The Secret Behind the Hockey Stick

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Even if you don't play ice hockey, you have to appreciate the skill that goes into controlling a speeding black puck with the narrow blade of a wooden stick.

Mishandled pucks have broken more noses and teeth than any football or baseball. The key to controlling the puck is the stick, which for years was made of wood. And the company that made the best wooden stick was run by a pair of hockey-playing brothers from Minnesota.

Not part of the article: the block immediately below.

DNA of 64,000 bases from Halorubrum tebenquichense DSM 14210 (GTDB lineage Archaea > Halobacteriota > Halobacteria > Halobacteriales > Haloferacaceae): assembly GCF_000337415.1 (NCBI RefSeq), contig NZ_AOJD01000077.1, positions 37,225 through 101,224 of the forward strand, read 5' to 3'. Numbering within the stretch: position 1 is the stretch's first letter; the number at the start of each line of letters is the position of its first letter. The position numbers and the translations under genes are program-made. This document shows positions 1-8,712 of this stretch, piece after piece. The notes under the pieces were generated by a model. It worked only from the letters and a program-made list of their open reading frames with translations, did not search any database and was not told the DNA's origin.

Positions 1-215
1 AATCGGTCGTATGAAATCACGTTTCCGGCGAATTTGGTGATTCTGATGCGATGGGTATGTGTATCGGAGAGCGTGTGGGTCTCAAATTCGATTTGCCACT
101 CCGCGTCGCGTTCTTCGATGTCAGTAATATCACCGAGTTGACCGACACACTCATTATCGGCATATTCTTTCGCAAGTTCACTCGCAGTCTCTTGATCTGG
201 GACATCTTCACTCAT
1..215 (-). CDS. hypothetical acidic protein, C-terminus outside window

Bill and Roger Christian (search), both of whom played on U.S. Olympic (search) teams, were making up to 3,000 sticks a day in the 1980s and business was great.

But then came the composite stick.

The Christian brothers saw their sales nosedive and their main factory closed. But players began to complain about synthetic sticks: They were brittle and didn't handle as well as the old, wooden ones.

"The wood stick has a real snap to it," Roger Christian says. "And it gives you better control."

Hockey players began to demand wooden sticks, and the Christian brothers were back in business. The old factory is back on line now and Roger Christian is running it. Kind of nice to know that not everything new is improved.

And that's the Observer.

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